Notes from a wannabe tech ecosystem

Founders is a startup studio based in Copenhagen. We are proud of our origins and we really hope to participate in building a strong tech ecosystem in this town.

Copenhagen has captured a lot of media attention recently. It’s labelled as a true “up and coming” tech hub. There are plenty of conferences, plenty of talks, plenty of good hopes. And some good realities.

All this can have a positive spin. It can help an entire community suspend disbelief and take the risks required to actually build something real. It’s “fake it until you make it” applied to a city.

But there are issues we have to discuss, and some bad signs that if not stopped in time can ruin even the little good we have.

Here is my list of challenges, bright spots and two suggestions.


Drought of tech talent

Copenhagen has too little tech talent. Not enough people chose that type of education in the past and most of them got lured by attractiveness of “safe jobs” in large corporation or IT consulting firms. The rest are fragmented in a multitude of startups, either too small to matter or just not going anywhere. There is an obvious problem with abundance of grants and generosity of seed and angel investors which are keeping too many small teams alive. A sign of maturity would be to cut losses on many of these teams and let the best people join the best companies.

This is not something we are immune from at Founders and we are working on fixing it.

Startup lifestyle vs. building large companies

Working on a startup is still more of a lifestyle choice than the desire to build a long lasting company. Too many founders are motivated more by the goal of avoiding corporate life (or having a boss all together) than by true ambition.

I have nothing against bootstrapping and being solo-entrepreneurs (especially if you can turn 40k in MRR with a product in autopilot while learning new skills and travel the world). But an agglomerate of micro teams and lone wolves working from co-working spaces won’t turn Copenhagen into a tech ecosystem in the same way it is not turning Bali into one.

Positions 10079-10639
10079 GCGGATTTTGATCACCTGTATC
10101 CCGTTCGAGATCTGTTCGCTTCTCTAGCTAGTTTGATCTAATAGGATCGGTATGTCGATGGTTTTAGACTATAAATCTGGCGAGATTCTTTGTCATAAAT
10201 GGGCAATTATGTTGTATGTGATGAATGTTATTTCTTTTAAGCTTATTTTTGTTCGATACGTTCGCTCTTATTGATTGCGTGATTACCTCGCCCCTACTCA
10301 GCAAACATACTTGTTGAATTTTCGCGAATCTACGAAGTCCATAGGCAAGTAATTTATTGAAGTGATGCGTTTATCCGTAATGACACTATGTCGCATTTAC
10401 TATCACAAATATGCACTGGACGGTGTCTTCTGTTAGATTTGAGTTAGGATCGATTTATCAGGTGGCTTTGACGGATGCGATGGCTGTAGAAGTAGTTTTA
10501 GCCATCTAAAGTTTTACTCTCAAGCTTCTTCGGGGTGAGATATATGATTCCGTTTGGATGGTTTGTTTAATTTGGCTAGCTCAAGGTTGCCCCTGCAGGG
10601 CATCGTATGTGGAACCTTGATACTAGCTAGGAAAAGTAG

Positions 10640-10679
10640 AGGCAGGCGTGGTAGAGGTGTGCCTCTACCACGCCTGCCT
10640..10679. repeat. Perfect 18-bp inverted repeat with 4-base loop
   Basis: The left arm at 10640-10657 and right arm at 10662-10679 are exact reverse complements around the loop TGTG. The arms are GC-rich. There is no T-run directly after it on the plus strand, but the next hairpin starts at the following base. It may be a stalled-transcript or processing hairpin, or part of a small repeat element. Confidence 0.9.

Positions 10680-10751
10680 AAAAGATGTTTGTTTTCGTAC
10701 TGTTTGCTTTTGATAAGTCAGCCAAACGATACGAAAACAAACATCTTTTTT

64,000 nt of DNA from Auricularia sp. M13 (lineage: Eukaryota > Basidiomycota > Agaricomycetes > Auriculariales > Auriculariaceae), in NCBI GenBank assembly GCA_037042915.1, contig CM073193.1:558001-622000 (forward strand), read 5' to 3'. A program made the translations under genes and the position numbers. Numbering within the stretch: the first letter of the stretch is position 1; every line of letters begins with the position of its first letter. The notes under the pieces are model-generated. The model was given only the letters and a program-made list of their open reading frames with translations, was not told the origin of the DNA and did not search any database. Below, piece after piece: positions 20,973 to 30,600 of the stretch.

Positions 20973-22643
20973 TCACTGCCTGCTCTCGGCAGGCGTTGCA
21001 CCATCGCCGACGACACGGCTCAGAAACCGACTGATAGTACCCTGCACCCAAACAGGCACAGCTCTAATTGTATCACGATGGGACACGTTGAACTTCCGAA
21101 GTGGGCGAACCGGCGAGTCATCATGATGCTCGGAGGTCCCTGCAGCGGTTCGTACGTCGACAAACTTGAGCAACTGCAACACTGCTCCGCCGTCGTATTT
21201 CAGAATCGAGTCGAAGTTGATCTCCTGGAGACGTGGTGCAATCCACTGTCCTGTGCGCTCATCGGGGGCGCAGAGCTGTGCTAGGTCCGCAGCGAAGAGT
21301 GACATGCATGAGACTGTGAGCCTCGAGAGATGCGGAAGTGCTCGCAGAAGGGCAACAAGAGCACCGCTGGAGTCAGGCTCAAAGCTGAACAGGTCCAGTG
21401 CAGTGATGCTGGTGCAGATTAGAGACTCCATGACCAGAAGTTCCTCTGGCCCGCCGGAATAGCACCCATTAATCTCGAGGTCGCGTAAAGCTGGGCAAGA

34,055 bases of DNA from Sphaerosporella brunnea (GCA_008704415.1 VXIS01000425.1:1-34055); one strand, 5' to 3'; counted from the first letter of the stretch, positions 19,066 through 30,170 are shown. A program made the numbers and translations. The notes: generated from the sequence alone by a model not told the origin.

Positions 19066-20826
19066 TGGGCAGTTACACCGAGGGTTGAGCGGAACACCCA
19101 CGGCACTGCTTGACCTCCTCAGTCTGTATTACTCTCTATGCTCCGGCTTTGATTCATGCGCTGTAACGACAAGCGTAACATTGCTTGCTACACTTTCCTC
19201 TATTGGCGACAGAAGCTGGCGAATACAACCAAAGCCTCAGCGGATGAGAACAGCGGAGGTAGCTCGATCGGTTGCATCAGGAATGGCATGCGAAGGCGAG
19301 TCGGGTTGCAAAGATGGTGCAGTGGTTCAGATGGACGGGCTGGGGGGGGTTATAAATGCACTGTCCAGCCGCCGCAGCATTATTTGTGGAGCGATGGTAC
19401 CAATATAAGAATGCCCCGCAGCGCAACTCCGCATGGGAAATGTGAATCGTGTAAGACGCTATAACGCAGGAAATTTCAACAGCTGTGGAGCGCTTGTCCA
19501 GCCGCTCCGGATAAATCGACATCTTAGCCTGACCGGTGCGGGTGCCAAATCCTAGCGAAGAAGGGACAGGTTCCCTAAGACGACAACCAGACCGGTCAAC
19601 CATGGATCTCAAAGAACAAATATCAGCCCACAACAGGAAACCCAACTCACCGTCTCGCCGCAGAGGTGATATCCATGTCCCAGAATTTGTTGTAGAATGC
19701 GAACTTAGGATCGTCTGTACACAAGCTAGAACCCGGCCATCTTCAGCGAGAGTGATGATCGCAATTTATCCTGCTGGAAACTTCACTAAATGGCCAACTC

Too much of the asshole gene pool is wasted in corporates

Great companies are created by people with the right amount of “asshole” gene. Characteristic of these individuals is an insatiable drive for success and since success and money are too easily equated, big business and finance have been for a generation the natural destinations of the asshole gene pool. We might not like it, but the booming tech scene in the US owns a lot to the flow of assholes-in-the-making opting for Silicon Valley instead of Wall Street and for Computer Science instead of an MBA.

In Copenhagen today there is still enough fat in the corporate ladder to attract most of the assholes. Many will find enough purpose in a nice house in the suburbs and will satisfy their competing edge with their ironmans and triathlons. Others will realise, maybe too late, that they made the wrong bet. This is already happening and it’s only growing. Just check the amount of business school, consulting, banking profiles going around looking for a technical co-founder.

No real tech industry

Beside a few startups breaking out from the pack there are some large IT consulting companies (admittedly doing quite well) and some old school software companies, mostly spin-offs from government IT services. This is not a tech industry.

The issue goes beyond the lack of tech talent. It involves marketing, hr, growth, customer support. More developed ecosystems like Berlin, London, Stockholm even - for not talking about NY and SF - have score of people working in tech, in one role of the other. This alone creates an entire awareness of where the future is. It forces people to consider the skills that are in high demand and creates an entire generation of potential founders or executives for new startups.

The lack of a tech industry is also the lack of modern middle size companies that are open and willing to innovate. This is particularly important for new startups that need early adopters for their products. B2B startups in Copenhagen are faced by the dilemma of serving the local enterprises with the entire burden of super-long sales cycles, layers of approval and fear of change, or go straight into to the UK or US “modern SMB market”. This puts us at real disadvantage compared to places where you first ten customer (or at least beta users) are all within a block from your office.

Too many suits

Large companies in the city are jumping en masse on the startup wagon. They have the illusion that innovation is something you can appoint an agency to do or you can achieve by sponsoring events, running incubators and maybe making some investments.